Writing distributed application has always been hard. Ajax, given its high dependency on browsers, browser versions and operating systems, the mix of many different technologies (CSS, DHTML, JavaScript, DOM API, etc), the difficulty of maintaining large amount of JavaScript code and the lack of development tools, has been a luxury of the gifted few so far. While companies like Google and Yahoo can afford to hire the best engineers to build amazing applications using Ajax and have truly opened the eyes of the mass, typical enterprises do not have the capability to do so.

    I personally believe if Ajax does not extend to the reach of typical application developers, it will remain a luxury for the gifted few and will never achieve wide enterprise adoption. The mission of OpenAjax Alliance is to advance enterprise adoption of Ajax while preserving the open value of the web. If we, as an industry, do not address the development and maintenance challenges of Ajax, we will fail in our mission.

    On the other side, I don’t necessarily think OpenAjax Alliance is the only channel to solve the Ajax development and maintenance challenge. There are already some really good efforts going on now in the industry. The efforts include both tooling and runtime offerings:

    • The ATF Project at Eclipse Foundation is going to be a solid IDE for writing Ajax applications. I was very impressed by the talk given by Robert Goodman from IBM on Eclipse ATF at AjaxWorld Conference.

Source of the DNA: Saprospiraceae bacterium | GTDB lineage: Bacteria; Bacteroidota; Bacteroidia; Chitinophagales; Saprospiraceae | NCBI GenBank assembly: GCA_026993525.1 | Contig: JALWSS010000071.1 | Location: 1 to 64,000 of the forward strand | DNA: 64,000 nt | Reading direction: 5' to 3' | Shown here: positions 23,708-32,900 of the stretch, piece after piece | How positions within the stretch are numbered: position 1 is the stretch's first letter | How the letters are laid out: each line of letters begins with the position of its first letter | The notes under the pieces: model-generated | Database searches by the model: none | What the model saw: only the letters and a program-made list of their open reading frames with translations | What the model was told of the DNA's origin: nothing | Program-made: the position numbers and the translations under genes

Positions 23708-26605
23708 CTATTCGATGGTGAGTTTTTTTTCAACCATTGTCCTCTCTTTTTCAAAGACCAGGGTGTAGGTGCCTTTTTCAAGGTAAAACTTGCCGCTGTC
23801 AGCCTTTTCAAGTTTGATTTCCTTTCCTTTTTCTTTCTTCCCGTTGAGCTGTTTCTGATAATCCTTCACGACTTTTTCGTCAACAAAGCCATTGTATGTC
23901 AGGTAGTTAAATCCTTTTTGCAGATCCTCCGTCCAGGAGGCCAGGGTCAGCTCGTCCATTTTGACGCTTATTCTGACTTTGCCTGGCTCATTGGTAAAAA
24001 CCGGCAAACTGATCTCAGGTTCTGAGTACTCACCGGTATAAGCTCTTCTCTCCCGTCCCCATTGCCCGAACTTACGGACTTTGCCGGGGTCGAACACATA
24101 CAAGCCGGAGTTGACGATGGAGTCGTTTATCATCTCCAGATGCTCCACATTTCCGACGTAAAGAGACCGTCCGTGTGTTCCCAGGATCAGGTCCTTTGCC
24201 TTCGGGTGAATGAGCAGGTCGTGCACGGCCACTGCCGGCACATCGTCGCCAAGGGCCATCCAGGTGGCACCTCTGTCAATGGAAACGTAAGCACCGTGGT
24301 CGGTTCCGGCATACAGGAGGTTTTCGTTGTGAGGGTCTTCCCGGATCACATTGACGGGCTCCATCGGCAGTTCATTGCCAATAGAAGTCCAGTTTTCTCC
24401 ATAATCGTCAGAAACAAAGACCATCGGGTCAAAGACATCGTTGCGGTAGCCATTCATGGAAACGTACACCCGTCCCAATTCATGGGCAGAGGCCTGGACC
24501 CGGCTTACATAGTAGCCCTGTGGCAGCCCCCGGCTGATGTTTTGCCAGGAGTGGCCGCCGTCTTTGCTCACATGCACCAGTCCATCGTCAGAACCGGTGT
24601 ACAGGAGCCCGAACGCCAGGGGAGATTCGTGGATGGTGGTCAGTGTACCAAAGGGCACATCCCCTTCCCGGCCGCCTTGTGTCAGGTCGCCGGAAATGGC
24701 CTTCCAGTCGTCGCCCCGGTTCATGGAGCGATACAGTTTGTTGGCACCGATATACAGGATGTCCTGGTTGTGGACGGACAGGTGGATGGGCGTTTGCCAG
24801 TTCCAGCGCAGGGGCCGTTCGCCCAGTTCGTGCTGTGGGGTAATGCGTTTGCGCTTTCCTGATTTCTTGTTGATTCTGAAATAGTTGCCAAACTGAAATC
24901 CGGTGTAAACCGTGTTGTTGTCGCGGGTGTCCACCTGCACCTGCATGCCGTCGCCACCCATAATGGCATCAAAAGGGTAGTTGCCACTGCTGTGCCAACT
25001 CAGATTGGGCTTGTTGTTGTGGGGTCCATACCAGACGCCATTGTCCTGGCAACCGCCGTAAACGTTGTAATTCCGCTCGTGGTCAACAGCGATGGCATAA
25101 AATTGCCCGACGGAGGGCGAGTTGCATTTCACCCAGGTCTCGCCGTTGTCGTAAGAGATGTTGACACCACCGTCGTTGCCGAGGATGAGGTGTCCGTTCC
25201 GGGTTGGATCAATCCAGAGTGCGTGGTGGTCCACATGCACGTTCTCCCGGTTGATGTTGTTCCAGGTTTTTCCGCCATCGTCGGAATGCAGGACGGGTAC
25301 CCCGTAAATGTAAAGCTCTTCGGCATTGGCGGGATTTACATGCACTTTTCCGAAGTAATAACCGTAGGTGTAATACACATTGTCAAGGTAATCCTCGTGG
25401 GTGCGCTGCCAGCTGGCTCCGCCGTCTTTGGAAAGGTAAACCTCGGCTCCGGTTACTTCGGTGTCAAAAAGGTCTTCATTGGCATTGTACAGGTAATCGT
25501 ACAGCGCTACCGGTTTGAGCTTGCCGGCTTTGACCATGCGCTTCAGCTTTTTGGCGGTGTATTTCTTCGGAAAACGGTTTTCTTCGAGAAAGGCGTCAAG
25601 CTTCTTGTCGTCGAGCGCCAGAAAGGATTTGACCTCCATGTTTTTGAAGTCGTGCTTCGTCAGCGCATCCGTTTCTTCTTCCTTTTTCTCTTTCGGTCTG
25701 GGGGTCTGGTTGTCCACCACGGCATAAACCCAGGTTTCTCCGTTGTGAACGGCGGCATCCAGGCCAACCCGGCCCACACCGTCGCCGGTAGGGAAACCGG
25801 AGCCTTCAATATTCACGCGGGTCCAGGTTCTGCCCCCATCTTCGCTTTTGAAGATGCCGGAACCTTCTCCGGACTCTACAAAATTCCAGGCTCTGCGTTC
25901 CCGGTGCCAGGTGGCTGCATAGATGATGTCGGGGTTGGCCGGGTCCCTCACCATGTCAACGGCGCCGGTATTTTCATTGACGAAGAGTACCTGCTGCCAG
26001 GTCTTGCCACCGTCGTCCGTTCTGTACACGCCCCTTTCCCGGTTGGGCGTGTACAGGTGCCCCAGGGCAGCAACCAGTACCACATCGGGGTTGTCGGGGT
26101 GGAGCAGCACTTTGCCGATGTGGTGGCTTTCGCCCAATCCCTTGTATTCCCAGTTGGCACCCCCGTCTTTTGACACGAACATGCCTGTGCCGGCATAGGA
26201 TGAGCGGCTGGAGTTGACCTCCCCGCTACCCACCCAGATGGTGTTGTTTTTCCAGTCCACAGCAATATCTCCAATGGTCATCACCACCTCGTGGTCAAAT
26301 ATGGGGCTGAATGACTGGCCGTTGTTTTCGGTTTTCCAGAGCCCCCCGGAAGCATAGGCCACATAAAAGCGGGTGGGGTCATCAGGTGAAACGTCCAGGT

• Apache XAP targets at solving the same problem from a programming model and runtime perspective (by using declarative Ajax to minimize the coding effort required by developers);
    • Speaking of my company, Nexaweb, we have been working with Eclipse ATF developers in building a visual IDE for Ajax. I think it will be very cool and will bring Ajax to the reach of normal application developers.  There are probably a few other vendors trying the similar effort as well – though I don’t know any at the moment.

Here is my wish list to my blog readers: I’d really love to hear from you about what you think. Do the near term objectives for OpenAjax Alliance (OpenAjax Hub) make sense? How can we make sure different Ajax toolkit providers conform to OpenAjax Hub so that we have interoperability? Further, with regard to the additional list of issues (performance, mobile, offline, security, development and maintenance difficulties), how should we approach these issues? In which priority? What do you recommend OpenAjax Alliance do? What do you recommend individual vendors (like Nexaweb) do? What do you recommend we, as an industry, together do? Please leave your comments either at my blog (at http://www.coachwei.com)  or feel free to email me at cwei at nexaweb dot com. I love to hear from you and I definitely value your input!